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Tanzanian Hip-Hop: A Primer

Those beats! One of the biggest musical change that occurs during the period of Tanzanian music covered by “Live From Bongoland” is the introduction of hip-hop. Starting from a small-scale, DIY underground, hip-hop style and music localized, transitioning from English into Swahili, and then forming the basis for the massively popular genre of bongo flava. Few know this history better than J4, who runs Africanhiphop.com, and has been intimately involved with the Tanzanian rap scene for almost two decades. He took time off from his website to give us this brief tour through some of the style’s essential tracks. 

 

Saleh J, “Now That We Found Love”

Shortly after release in 1992,  the tape Swahili Rap: Ice Ice Baby was available all over Tanzania, thanks to a thriving music pirates’ distribution network. Saleh J had been rapping since the late ’80s, and at some point he started translating American rap and house tracks into Swahili. He was not an integral part of the Dar es Salaam hip-hop scene, and some of its pioneers would argue that he was not a hip-hop artist but “just a rapper.” Still, he won an important talent show and his album was a landmark in the history of Tanzanian hip-hop, and thus bongo flava. Next to Heavy D’s “Now That We Found Love,” he also reinterpreted Naughty by Nature’s “OPP” into “Omba Pure Penzi” (ask for pure love), a song about the danger of HIV, and then there was ‘Ice Ice Baby” in Swahili. Shortly Saleh J was sent to live in United Arab Emirates by his family, who didn’t approve of his musical career. He never recorded new music again.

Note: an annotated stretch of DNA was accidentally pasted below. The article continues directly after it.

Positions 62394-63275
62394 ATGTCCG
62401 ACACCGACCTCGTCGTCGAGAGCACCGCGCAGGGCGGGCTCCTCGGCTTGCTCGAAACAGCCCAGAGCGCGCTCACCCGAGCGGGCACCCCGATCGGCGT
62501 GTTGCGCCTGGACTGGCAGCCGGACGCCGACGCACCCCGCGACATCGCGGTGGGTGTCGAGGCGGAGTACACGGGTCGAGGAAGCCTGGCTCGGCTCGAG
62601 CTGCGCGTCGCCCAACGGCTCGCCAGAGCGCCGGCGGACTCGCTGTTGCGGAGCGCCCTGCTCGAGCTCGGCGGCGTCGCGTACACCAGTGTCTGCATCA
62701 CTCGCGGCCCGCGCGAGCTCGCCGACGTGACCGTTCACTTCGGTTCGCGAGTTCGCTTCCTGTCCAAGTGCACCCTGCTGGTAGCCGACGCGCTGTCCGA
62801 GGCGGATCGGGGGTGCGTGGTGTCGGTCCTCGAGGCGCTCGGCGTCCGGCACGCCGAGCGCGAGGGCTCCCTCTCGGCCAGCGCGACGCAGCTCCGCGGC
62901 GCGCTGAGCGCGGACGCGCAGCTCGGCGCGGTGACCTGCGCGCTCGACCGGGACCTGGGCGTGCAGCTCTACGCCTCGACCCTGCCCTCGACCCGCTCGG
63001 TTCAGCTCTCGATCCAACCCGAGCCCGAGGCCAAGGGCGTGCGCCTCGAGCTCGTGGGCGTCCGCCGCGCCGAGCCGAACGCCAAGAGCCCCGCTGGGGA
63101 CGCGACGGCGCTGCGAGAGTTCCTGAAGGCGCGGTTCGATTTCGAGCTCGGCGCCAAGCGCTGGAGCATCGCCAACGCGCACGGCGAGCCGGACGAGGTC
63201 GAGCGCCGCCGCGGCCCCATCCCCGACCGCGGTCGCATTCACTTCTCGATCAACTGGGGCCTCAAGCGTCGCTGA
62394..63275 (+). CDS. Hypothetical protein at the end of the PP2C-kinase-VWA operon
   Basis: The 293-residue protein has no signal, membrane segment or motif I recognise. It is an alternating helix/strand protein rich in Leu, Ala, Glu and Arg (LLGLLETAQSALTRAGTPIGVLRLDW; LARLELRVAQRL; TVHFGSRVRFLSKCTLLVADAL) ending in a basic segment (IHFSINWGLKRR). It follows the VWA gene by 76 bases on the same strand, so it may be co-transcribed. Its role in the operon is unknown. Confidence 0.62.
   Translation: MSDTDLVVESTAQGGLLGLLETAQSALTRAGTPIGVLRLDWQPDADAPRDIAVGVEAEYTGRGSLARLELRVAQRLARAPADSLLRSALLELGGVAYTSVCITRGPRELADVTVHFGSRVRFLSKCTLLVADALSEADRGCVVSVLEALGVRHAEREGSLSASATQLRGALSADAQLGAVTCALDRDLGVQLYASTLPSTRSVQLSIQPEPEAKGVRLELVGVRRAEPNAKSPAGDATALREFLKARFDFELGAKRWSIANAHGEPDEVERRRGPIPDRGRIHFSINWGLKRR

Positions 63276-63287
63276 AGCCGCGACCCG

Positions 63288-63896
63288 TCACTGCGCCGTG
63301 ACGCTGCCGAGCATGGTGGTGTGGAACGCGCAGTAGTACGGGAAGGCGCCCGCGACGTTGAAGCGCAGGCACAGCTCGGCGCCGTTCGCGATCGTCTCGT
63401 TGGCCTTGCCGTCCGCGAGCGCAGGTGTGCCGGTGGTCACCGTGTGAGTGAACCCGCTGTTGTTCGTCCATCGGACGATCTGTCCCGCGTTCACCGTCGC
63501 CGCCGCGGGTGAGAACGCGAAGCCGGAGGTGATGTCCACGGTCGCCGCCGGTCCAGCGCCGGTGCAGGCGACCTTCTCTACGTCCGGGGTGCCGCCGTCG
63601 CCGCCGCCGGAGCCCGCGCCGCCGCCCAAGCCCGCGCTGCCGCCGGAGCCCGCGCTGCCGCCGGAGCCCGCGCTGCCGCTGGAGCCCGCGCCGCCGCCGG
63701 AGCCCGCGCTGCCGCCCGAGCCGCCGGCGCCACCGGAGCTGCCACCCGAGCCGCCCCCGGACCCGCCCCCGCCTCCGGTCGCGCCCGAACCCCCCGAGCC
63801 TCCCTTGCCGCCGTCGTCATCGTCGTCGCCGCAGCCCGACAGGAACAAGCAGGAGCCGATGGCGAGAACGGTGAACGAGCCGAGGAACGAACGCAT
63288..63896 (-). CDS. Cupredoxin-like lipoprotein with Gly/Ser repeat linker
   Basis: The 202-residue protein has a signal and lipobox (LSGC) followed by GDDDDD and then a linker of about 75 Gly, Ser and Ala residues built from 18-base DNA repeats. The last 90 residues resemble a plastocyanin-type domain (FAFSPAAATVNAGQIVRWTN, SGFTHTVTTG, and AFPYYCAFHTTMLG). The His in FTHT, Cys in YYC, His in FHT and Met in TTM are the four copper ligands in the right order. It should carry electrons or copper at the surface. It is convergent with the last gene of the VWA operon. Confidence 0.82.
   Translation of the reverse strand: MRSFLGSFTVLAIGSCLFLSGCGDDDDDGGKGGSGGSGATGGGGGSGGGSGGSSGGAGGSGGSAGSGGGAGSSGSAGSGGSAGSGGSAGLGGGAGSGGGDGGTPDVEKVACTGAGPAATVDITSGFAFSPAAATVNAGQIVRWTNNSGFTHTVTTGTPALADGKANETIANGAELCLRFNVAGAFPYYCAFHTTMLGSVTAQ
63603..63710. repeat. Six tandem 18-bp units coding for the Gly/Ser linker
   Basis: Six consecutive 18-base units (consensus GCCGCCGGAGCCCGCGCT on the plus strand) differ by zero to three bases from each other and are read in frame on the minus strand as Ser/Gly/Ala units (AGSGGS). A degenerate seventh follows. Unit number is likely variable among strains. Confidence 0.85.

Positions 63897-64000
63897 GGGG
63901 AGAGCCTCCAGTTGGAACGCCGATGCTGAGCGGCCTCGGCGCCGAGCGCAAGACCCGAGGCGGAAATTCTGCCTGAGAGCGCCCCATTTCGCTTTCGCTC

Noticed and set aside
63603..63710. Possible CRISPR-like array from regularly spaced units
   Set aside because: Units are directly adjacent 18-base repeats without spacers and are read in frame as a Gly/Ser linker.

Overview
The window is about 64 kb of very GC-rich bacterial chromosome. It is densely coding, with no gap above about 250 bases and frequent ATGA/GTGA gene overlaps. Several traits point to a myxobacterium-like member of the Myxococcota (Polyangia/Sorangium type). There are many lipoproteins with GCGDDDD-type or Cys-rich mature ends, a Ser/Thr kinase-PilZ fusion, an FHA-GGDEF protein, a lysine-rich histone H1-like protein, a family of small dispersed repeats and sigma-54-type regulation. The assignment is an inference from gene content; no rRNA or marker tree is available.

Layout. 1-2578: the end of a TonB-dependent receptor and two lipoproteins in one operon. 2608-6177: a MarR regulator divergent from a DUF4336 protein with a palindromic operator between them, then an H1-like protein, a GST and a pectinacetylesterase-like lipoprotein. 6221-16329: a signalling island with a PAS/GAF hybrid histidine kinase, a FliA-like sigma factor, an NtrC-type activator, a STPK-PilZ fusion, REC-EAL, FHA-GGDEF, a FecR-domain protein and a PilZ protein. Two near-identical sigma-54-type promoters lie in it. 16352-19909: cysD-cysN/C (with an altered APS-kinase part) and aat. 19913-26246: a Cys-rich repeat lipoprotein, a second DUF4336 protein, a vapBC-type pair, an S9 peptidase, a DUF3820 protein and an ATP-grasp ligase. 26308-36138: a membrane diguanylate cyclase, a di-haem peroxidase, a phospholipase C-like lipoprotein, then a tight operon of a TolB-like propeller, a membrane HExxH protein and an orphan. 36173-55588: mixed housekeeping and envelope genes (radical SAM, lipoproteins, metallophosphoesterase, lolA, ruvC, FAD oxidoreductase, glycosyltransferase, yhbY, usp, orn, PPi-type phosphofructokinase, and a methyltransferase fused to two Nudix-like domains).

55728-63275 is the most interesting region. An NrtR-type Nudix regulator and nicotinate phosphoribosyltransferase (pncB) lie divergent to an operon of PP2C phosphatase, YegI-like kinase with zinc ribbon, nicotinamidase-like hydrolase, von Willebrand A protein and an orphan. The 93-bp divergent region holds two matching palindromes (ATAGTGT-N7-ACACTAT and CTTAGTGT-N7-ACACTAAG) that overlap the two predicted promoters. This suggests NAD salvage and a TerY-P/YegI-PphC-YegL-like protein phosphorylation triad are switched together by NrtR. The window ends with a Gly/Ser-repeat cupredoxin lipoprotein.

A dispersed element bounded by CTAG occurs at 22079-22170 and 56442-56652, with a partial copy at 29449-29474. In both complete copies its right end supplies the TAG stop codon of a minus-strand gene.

Interview: http://archive.africanhiphop.com/index.php?module=subjects&func=viewpage&pageid=34

2 Proud, “Ni Wapi Tunakwenda”

Ni Mimi, the first cassette released by rapper 2 Proud, was a big hit in Tanzania when it came out in the mid-’90s. His socially conscious and often openly critical lyrics about politics and the status quo paved the way for others to do the same. By the time his third album was released, his fame had reached beyond hip-hop audiences and into rural areas without FM radio reception. He changed his name to Mr. II and later to Sugu. A few years ago, after the release of his 10th album, he chose to go into politics and got a seat in parliament for the Chadema opposition party; he’s still there today. This rare video from 1996 shows him on stage performing a song from his first album at a cultural event in Dar es Salaam. The instrumental is typical of the first years of Tanzanian rap: sparse drum programming accompanied by a thin keyboard.